And to the Republic, for which it stands ...EDITOR:

It’s time for Americans to stop drinking the Kool-Aid, come out of their stupors and realize what is happening to this great nation of ours.

Somewhere over the past 230-plus years, people have been groomed or conditioned to believe that the United States is a democracy, when in reality, it is a republic. Our forefathers were visionaries before their time, and never intended for the United States to be a democracy.

According to Diane Dimond, an author and journalist, knowing the difference between a republic and a democracy is important because of today’s debate about social equality and government involvement in our lives.

She describes a republic as being guided by a charter or constitution, which explicitly guarantees individuals’ rights against the desires of the majority, i.e., that each of us has the indisputable right to think, worship and vote anyway we want. In contrast, Dimond explains that a true democracy allows the majority to rule and to disregard the desires of any individual who doesn’t agree with them.

While most people have been taught that “majority rule” is the fairest form of government, Dimond thinks that it is quite the opposite; in other words, she thinks that it destroys individualism and can foster a pack-thought mentality.

As a result, many citizens operate under the mistaken notion that if they and a majority of their peers want something, then it should automatically be accepted by all.

When the astute statesman Benjamin Franklin was asked if the government was going to be a republic or a monarchy, he was said to say, “A republic, Madam, if you can keep it.” And, in my opinion, that is where this country’s problem lies.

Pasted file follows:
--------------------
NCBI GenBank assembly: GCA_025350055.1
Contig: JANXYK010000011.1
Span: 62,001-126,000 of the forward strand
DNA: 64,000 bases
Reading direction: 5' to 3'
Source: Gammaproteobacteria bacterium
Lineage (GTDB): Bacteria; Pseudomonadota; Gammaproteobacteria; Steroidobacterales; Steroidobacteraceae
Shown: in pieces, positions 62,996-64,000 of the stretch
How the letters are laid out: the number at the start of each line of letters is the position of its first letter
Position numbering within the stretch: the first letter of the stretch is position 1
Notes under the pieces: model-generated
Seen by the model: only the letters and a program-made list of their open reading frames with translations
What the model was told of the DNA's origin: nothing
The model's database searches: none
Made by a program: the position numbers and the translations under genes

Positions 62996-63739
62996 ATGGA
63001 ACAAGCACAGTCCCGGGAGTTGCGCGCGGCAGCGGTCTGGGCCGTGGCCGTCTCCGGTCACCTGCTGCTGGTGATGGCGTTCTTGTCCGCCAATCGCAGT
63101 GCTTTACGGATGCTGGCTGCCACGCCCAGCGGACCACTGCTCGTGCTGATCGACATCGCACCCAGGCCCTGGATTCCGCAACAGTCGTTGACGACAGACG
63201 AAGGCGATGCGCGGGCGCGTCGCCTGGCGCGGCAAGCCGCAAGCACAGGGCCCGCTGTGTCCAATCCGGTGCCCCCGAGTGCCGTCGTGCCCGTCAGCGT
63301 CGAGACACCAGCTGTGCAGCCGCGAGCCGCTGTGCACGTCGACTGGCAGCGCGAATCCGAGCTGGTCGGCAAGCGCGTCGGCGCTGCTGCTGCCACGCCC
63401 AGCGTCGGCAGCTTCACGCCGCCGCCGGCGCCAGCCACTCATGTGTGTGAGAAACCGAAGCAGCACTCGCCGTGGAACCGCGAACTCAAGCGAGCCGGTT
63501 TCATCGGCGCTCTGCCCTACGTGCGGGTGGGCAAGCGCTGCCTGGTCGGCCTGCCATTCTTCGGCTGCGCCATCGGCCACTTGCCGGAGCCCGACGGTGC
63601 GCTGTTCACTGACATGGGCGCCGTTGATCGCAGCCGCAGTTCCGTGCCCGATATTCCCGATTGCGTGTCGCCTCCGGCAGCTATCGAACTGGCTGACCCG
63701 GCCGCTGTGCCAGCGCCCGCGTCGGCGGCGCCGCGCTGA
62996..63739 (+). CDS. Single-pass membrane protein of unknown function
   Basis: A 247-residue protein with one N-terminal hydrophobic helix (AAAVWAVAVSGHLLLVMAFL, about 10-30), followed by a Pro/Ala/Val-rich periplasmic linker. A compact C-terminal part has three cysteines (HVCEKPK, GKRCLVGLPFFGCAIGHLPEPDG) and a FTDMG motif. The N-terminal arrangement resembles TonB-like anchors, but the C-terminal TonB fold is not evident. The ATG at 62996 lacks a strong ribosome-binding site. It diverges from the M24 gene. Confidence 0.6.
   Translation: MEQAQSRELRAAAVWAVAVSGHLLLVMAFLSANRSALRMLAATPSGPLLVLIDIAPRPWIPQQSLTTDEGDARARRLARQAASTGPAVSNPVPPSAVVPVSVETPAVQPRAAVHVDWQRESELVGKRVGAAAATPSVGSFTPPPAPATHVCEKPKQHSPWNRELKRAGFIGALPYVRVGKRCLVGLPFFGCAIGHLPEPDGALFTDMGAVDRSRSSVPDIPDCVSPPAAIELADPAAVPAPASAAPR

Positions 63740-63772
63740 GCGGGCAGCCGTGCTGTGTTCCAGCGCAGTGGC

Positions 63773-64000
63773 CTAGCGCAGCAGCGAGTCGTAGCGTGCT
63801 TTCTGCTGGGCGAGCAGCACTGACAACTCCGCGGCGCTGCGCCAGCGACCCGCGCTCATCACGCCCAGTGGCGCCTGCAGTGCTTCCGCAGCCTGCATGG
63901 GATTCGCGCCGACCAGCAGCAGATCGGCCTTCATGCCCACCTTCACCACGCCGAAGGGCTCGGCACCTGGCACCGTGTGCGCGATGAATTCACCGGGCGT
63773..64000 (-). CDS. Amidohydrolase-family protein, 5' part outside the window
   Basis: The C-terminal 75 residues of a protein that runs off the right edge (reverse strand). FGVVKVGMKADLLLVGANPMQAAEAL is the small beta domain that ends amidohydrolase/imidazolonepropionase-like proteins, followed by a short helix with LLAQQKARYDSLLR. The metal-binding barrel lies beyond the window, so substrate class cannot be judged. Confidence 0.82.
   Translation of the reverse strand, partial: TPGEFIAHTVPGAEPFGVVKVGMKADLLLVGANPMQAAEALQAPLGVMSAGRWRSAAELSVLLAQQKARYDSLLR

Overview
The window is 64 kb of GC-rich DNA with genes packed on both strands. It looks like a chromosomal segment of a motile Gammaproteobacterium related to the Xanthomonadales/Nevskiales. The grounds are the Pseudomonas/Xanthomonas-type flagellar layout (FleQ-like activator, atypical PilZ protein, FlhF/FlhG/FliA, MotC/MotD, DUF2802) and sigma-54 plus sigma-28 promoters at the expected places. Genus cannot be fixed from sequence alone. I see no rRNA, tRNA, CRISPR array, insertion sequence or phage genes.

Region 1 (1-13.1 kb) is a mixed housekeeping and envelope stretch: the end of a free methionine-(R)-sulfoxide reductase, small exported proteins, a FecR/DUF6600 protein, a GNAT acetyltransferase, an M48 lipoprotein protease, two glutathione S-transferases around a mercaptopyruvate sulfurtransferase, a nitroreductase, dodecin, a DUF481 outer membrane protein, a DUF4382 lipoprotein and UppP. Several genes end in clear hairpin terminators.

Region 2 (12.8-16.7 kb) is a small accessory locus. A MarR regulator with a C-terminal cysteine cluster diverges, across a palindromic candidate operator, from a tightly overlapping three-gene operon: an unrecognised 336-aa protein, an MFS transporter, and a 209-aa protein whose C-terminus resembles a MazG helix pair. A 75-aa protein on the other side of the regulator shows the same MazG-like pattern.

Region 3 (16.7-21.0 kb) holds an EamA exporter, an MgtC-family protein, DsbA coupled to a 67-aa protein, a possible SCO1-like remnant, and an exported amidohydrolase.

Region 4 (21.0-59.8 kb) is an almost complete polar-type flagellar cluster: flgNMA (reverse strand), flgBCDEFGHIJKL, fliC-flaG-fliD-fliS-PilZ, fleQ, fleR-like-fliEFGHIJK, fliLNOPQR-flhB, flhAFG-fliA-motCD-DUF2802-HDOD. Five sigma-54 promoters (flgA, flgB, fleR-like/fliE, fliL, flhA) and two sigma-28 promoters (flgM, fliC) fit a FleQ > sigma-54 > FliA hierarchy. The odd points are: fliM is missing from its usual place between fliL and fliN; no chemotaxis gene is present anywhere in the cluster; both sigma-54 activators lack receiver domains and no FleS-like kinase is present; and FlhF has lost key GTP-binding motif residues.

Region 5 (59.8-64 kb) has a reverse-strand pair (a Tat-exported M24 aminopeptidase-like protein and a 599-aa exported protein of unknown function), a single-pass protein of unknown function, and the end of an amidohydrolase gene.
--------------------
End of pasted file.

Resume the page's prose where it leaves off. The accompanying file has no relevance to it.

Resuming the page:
It seems to me that the notion of a republic has slowly vanished from this country. So, what’s the problem with the U.S. evolving into a democracy?

Well, turn on the local or national news; look out the window; check out the social media sites. All the violence, chaos and divisiveness in this country are the results of democracy in action. One of the founding fathers of the United States, James Madison (a.k.a., the father of the Constitution) wrote, “Democracies have ever been spectacles of turbulence and contention; have ever been incompatible with personal security or the rights of property; and have, in general, been as short in their lives as they are violent in their deaths.”

Over time, others have warned us about the dire consequences democracies have on populaces, and how democracies eventually lead to the crumbling of nations. Likewise, the former chief justice of SCOTUS, John Marshall, in the early 1800s, described that “Between a balanced republic and a democracy, the difference is like that between order and chaos.”

Ironically, even though most Americans describe our country as a democracy, they will never find the word “democracy” in the Declaration of Independence or the U.S. Constitution.

When we recite the Pledge of Allegiance (for those who can remember the words to it as it is no longer welcome or uttered in most classrooms), we are declaring loyalty to the flag of this great country and to the REPUBLIC for which it stands — not a democracy.